tldr -- Building general polynomials with QSVT requires implementing controlled versions of vanilla QSVT circuits. Is this a trivial task? Does it change the complexity? How is it done in practice?

Quantum singular value transformation (QSVT) allows applying polynomial transformations to singular values of some matrix $A$ block-encoded into a unitary matrix $U$. A typical QSVT circuit looks something like (ignoring some details) $$U_{\phi}=\prod_i \Pi(\phi_{2i})U^\dagger \Pi(\phi_{2i+1})U$$ and consists of applications of $U$ and $U^\dagger$ interleaved with projector-based rotations.

The result is that $U_{\phi}$ block-encodes some polynomial function of $A$. However, the range of polynomials obtained in this way is limited and not always practical. E.g. they need to have definite parities and could not directly implement $e^{-ixt}$.

A workaround for this is to build two block-embeddings $U^{even}_\phi$ and $U^{odd}_\phi$ and combine them via the linear combination of unitaries. To do this, we need to be able to implement controlled versions of $U^{even/odd}_\phi$ and in particular controlled versions of $U,U^\dagger$ as well as $\Pi(\phi)$.

Is it in general easy to implement controlled $U/\Pi(\phi)$ or is this an independent assumption? Does implementing $C(U_\phi)$ change the complexity of the QSVT?


1 Answer 1



I found the answer in Lemma 19 of https://arxiv.org/abs/1806.01838. Controlled versions of projector rotations are easy to implement. Controlled version of the whole QSVT sequence can be obtained by controlling only the projectors (for even polynomials) or only projectors and a single $U$ (for odd polynomials).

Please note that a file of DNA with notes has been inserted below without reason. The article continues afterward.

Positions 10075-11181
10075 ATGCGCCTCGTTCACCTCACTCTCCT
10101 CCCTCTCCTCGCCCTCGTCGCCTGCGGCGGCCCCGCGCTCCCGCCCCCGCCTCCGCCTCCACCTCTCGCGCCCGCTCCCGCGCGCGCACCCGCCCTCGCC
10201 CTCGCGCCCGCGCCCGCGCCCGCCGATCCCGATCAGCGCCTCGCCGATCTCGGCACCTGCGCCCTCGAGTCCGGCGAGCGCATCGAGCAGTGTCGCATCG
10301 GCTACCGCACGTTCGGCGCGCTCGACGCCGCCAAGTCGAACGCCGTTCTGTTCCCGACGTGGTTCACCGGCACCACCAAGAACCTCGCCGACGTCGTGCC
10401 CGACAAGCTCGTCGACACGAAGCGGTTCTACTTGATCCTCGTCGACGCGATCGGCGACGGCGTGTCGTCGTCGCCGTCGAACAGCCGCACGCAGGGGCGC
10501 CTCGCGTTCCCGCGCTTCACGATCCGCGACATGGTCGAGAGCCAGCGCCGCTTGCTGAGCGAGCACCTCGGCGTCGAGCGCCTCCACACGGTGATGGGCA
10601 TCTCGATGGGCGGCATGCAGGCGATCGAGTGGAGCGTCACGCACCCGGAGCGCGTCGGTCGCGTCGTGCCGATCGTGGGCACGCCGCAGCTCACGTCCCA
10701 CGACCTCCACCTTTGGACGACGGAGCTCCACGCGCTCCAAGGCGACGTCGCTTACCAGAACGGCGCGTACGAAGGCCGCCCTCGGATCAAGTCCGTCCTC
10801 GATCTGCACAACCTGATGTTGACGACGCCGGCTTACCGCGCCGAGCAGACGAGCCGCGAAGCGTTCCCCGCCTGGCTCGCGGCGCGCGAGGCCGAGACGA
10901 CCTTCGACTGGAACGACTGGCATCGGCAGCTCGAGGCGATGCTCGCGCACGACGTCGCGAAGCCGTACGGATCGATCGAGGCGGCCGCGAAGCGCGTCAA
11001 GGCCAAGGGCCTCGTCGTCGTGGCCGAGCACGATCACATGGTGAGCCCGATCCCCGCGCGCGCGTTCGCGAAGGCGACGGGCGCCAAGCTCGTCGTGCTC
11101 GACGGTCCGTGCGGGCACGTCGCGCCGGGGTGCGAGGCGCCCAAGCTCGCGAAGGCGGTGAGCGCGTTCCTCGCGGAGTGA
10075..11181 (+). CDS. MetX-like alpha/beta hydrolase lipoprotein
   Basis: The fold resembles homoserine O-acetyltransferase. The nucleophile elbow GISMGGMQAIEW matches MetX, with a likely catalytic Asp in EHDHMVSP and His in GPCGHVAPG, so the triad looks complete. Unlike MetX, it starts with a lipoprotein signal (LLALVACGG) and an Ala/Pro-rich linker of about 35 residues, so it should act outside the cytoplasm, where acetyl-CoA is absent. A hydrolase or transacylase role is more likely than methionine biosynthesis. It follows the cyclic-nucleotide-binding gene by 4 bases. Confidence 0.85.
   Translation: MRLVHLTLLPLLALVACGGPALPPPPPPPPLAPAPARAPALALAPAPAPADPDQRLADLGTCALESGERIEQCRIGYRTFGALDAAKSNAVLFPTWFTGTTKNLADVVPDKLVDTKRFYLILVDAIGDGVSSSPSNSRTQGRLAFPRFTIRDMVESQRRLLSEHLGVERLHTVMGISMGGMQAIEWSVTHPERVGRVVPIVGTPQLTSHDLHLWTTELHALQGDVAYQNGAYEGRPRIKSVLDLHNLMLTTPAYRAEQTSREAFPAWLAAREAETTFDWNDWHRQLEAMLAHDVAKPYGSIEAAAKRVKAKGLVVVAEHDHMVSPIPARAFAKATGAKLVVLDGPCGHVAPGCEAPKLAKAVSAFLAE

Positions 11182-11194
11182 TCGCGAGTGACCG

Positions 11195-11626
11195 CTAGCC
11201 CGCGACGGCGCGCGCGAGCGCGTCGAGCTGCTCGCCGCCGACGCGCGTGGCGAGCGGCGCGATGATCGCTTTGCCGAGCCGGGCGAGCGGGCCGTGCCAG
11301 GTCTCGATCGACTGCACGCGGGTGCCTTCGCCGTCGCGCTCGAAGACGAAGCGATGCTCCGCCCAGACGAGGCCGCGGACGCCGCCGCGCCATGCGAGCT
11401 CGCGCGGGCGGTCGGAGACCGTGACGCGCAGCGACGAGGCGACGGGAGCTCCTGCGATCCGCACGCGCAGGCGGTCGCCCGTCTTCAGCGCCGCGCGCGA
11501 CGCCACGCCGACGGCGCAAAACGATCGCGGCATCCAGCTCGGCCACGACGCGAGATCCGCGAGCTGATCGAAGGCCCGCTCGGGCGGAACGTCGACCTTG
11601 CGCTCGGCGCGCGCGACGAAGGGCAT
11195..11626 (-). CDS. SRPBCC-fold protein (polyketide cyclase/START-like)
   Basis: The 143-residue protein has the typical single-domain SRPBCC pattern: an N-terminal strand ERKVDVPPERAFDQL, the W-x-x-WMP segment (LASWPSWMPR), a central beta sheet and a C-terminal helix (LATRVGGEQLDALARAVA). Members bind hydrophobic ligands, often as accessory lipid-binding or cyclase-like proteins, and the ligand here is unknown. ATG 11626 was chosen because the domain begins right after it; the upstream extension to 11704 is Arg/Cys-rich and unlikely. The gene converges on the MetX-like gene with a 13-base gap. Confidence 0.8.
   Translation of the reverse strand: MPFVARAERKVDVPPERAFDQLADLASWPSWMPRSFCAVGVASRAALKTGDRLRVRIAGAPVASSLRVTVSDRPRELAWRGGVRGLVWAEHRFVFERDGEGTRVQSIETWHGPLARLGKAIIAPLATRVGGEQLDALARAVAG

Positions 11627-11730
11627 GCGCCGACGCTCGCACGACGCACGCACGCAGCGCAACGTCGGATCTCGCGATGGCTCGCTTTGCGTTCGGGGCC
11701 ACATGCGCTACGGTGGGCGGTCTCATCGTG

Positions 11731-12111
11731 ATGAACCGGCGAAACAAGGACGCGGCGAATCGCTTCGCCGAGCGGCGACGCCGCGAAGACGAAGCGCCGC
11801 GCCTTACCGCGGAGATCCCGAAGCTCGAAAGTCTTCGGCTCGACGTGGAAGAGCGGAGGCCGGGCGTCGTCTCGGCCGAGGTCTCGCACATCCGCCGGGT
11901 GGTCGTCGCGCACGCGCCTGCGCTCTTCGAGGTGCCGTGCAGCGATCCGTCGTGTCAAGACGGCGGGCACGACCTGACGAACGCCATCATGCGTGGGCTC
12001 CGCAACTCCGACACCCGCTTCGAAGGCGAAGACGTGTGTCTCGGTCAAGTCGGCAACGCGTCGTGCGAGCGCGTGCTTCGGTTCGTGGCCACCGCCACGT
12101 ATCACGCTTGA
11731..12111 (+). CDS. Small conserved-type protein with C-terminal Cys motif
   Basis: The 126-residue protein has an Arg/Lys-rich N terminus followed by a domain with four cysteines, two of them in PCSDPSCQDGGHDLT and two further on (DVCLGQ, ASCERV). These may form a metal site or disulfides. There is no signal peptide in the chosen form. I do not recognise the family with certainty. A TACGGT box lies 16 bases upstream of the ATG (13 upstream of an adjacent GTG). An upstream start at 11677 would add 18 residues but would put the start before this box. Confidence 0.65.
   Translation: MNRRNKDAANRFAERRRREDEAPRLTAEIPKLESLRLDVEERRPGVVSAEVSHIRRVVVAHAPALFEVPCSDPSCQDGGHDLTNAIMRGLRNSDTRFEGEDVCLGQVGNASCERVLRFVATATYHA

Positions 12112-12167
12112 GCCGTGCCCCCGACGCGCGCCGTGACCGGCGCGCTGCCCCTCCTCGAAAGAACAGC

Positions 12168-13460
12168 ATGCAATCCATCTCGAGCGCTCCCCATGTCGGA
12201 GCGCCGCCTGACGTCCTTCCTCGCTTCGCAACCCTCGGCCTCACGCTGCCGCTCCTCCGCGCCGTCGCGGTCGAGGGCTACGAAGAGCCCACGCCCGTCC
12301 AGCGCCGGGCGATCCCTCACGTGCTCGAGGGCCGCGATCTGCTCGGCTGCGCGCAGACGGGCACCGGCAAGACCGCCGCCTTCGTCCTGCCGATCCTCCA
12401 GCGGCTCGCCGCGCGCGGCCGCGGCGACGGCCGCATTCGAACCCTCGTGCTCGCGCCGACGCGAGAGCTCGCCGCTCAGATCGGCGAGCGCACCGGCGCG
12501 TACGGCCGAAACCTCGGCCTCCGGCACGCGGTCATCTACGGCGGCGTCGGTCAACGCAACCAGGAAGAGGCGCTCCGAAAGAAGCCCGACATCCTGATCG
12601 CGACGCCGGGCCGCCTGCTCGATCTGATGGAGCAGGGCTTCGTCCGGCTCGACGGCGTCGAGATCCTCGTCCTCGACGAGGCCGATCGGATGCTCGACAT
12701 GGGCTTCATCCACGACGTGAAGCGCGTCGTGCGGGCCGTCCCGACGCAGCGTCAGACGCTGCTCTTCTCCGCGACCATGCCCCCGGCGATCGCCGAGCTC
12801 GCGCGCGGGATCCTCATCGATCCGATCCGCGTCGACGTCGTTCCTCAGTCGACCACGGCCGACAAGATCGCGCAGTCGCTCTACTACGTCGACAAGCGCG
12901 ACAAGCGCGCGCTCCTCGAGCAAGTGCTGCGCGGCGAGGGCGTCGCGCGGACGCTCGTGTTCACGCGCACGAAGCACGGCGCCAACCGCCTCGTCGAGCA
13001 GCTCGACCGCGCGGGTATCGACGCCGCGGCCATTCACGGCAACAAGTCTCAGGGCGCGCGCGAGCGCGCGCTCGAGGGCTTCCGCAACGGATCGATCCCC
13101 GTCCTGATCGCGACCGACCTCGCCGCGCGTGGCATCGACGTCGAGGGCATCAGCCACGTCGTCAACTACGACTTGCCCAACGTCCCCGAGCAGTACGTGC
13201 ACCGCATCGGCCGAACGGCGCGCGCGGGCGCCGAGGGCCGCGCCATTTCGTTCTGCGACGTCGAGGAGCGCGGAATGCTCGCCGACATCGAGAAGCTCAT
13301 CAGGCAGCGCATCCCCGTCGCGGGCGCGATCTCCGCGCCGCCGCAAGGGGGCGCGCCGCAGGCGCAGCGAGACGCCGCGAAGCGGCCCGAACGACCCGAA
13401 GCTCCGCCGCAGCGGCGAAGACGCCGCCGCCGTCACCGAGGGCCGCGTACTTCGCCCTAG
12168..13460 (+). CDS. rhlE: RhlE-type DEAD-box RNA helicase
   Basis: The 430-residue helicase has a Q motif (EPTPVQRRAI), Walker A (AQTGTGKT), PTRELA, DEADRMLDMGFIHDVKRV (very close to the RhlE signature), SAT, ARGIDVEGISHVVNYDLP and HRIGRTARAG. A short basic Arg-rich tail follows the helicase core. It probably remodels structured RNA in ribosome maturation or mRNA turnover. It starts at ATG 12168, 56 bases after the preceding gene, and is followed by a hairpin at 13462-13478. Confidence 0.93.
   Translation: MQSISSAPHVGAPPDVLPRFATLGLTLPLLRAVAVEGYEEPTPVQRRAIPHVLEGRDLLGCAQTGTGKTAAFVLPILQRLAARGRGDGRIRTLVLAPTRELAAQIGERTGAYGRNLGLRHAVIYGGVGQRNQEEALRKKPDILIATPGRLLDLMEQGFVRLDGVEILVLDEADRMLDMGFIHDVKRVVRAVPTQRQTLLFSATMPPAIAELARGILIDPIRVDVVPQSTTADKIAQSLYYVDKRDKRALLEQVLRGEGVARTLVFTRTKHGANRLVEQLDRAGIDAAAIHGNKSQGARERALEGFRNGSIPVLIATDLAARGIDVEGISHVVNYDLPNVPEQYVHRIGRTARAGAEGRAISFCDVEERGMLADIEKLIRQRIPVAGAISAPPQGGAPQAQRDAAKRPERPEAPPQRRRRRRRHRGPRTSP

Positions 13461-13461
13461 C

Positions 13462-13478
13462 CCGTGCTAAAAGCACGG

Controlled projectors

Rotations $\Pi(\phi)$ are typically implemented assuming access to $C_\Pi NOT$ gates, use one ancilla qubit, and take the following form

enter image description here

To implement a controlled version of $\Pi(\phi)$ simply control the intermediate rotation, as follows

enter image description here

Choose $\phi^{0}=0, \phi^{1}=\phi$ to get the standard controlled $\Pi(\phi)$.

Controlled QSVT sequence

First consider a QSVT sequence featuring an even number of signal operators $$U_\phi=\prod_{i}\Pi_{\phi_{2i}}U^\dagger \Pi_{\phi_{2i+1}} U$$

To perform controlled version of this operation $C(U_\phi)$ we simply need to control the projectors

$$ C(U_\phi)=\prod_{i}C(\Pi_{\phi_{2i}})U^\dagger C(\Pi_{\phi_{2i+1}}) U$$

Indeed, if the control qubit is in $|1\rangle$ the $C(U_\phi)=U(\phi)$, else all projectors are replaced by identity operators and the whole sequence collapses to the identity $C(U_\phi)=\prod_i U^\dagger U=1$.

For an odd-degree polynomial QSVT sequence takes the form

$$U_{\phi}=\Pi_{\phi_0}U \prod_{i}\Pi_{\phi_{2i}}U^\dagger \Pi_{\phi_{2i+1}}U$$

and to implement $C(U_\phi)$ is suffices to additionally implement a single unbalanced controlled $U$

$$C(U_{\phi})=C(\Pi_{\phi_0})C(U) \prod_{i}C(\Pi_{\phi_{2i}})U^\dagger C(\Pi_{\phi_{2i+1}})U.$$


Your Answer

By clicking “Post Your Answer”, you agree to our terms of service and acknowledge you have read our privacy policy.

Not the answer you're looking for? Browse other questions tagged or ask your own question.